People (usually with type 1 Diabetes) may also experience episodes of diabetic ketoacidosis, a metabolic disturbance characterized by nausea, vomiting and abdominal, the smell of acetone on the breath, deep breathing known as akousma ul breathing, and in severe cases a decreased level of consciousness.
A rare but equally severe possibility is a hyperosmolar nonketotic state, which is more common in type 2 Diabetes and is mainly the result of dehydration.
All forms of diabetes increase the risk of long-term complications. These typically develop after many years (10–20) but may be the first symptom in those who have otherwise not received a diagnosis before that time.The major long-term complications relate to damage to blood vessels.Diabetes doubles the risk of cardiovascular diseases and about 75% of deaths in diabetics are due to coronary artery disease.The primary complications of diabetes due to damage in small blood vessels include damage to the eyes, kidneys, and nerves.Damage to the eyes, known as diabetic retinopathy, is caused by damage to the blood vessels in the retina of the eye and can result in gradual vision loss and blindness.Damage to the kidneys, known as diabetic nephropathy, can lead to tissue scarring, urine protein loss, and eventually chronic kidney disease, sometimes requiring dialysis or a kidney transplant. Damage to the nerves of the body, known as diabetic neuropathy, is the most common complication of diabetes. The symptoms can include numbness, tingling, pain, and altered pain sensation, which can lead to damage to the skin. Diabetes-related foot problems (such as diabetic foot ulcers) may occur and can be difficult to treat, occasionally requiring amputation. Additionally, proximal diabetic neuropathy causes painful muscle wasting and weakness.
Diabetes is classified into four broad categories: type 1, type 2, gestational diabetes, and "other specific types".The "other specific types" are a collection of a few dozen individual causes.Diabetes is a more variable disease than once thought and people may have combinations of forms.
Type 1 Causes:
Type 2 diabetes causes are usually multifactorial - more than one diabetes cause is involved. Often, the most overwhelming factor is a family history of type 2 diabetes.
This is the most likely type 2 diabetes cause.
There are a variety of risk factors for type 2 diabetes, any or all of which increase the chances of developing the condition.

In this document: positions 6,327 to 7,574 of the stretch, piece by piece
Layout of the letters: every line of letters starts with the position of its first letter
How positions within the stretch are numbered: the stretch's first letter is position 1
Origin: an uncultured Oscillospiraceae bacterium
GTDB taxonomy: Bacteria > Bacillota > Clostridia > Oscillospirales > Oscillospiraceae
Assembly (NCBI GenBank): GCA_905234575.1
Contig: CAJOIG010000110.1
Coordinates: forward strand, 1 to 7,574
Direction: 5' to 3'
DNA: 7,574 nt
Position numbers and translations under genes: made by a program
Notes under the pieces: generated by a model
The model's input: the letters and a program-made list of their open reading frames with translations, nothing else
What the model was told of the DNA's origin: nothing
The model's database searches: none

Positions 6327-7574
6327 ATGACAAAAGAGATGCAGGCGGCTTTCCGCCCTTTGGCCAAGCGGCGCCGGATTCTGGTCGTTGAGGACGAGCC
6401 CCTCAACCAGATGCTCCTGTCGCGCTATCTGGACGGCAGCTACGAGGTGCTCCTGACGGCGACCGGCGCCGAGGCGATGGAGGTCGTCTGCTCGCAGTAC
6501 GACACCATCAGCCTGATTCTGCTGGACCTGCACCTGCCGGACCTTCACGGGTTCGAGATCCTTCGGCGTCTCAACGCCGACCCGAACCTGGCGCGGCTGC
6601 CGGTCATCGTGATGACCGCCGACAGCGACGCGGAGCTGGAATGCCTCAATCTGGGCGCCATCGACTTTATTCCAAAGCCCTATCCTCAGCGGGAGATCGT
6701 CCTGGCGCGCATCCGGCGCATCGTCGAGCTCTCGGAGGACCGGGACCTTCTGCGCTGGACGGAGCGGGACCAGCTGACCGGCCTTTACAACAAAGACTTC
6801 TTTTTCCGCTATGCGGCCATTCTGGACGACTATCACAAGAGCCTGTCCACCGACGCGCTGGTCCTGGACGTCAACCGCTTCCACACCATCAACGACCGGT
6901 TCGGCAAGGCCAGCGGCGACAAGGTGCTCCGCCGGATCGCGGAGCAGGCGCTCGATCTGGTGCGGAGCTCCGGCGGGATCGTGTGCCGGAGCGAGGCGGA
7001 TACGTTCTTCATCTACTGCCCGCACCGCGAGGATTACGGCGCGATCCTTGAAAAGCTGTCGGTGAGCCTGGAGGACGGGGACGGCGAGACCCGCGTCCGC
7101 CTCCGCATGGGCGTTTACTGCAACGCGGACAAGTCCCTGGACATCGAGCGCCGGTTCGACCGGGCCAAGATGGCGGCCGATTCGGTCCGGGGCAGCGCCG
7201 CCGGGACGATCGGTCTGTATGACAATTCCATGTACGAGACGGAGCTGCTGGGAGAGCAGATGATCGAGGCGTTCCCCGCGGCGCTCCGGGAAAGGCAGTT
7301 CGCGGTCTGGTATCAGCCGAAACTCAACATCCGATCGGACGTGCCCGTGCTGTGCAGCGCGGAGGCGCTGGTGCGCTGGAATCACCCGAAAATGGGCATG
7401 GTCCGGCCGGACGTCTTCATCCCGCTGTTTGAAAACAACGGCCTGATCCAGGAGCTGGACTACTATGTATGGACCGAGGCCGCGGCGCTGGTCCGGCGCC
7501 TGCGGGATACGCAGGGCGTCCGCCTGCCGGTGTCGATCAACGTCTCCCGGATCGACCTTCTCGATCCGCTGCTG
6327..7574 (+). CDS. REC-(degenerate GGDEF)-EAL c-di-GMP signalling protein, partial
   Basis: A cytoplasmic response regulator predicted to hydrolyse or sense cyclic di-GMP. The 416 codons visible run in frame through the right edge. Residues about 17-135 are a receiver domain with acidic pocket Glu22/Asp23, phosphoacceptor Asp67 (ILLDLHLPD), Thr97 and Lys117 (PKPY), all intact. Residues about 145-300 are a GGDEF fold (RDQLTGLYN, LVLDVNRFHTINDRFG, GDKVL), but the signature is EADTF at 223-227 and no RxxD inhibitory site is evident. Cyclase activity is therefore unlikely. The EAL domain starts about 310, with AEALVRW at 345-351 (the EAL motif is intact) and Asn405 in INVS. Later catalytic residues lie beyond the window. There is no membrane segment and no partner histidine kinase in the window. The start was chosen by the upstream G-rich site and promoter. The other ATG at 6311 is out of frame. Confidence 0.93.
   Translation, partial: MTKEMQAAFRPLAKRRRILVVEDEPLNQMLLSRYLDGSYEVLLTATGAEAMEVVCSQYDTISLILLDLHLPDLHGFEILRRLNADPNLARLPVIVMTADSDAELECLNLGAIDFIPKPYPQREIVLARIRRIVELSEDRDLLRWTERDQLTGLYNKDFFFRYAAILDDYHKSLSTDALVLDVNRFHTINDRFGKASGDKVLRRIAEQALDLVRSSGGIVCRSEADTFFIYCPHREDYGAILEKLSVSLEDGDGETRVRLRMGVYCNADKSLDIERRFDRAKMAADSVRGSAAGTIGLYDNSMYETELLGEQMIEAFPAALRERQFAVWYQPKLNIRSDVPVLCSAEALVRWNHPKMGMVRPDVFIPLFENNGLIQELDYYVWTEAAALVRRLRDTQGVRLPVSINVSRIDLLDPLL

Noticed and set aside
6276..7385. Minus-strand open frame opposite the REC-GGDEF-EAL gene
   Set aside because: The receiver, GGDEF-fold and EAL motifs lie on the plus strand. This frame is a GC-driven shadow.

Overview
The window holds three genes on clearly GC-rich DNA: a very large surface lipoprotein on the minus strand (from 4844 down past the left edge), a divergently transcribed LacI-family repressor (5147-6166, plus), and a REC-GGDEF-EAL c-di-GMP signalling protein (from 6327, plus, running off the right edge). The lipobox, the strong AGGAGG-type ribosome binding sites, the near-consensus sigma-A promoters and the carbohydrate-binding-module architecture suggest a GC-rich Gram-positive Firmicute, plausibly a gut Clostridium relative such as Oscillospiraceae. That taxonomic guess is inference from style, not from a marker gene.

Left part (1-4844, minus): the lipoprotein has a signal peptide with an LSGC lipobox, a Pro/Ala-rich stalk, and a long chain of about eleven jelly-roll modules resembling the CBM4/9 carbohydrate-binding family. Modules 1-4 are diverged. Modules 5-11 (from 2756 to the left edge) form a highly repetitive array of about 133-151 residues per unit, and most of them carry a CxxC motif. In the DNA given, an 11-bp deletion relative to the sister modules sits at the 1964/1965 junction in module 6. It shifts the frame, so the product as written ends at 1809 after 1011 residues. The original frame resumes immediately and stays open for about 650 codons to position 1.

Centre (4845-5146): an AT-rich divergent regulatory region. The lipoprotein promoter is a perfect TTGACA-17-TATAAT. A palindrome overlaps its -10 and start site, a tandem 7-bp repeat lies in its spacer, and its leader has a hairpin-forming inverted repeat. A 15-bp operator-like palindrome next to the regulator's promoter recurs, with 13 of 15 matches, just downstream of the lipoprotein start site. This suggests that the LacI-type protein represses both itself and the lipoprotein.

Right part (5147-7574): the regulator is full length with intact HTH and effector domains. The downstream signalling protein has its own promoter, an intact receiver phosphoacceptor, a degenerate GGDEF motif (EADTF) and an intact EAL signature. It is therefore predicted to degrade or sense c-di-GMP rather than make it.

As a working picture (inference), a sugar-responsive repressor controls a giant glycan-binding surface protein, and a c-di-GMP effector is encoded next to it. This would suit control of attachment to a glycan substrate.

- Living a sedentary lifestyle
- Increasing age
- Bad diet
Type 2 diabetes causes:
Type 2 such as pregnancy or illness can be type 2 diabetes risk factors.
Gestational diabetes causes:
The causes of diabetes in pregnancy also known as gestational diabetes remain unknown. However, there are a number of risk factors that increase the chances of developing this condition:
- Family history of gestational diabetes
- Overweight or obese
- Suffer from poly-cystic ovary syndrome
- Have had a large baby weighing over 9 lb
Causes of gestational diabetes may also be related to ethnicity - some ethnic groups have a higher risk of gestational diabetes.
There is no known preventive measure for type 1 diabetes.Type 2 diabetes — which accounts for 85-90% of all cases — can often be prevented or delayed by maintaining a normal body weight, engaging in physical exercise, and consuming a healthful diet. Higher levels of physical activity (more than 90 minutes per day) reduce the risk of diabetes by 28%.Dietary changes known to be effective in helping to prevent diabetes include maintaining a diet rich in whole grains and fiber and choosing good fats, such as the polyunsaturated fats found in nuts, vegetable oils, and fish. Limiting sugary beverages and eating less red meat and other sources of saturated fat can also help prevent diabetes. Tobacco smoking is also associated with an increased risk of diabetes and its complications, so smoking cessation can be an important preventive measure as well.
The relationship between type 2 diabetes and the main modifiable risk factors (excess weight, unhealthy diet, physical inactivity and tobacco use) is similar in all regions of the world. There is growing evidence that the underlying determinants of diabetes are a reflection of the major forces driving social, economic and cultural change: globalization, urbanization, population aging, and the general healthy policy environment.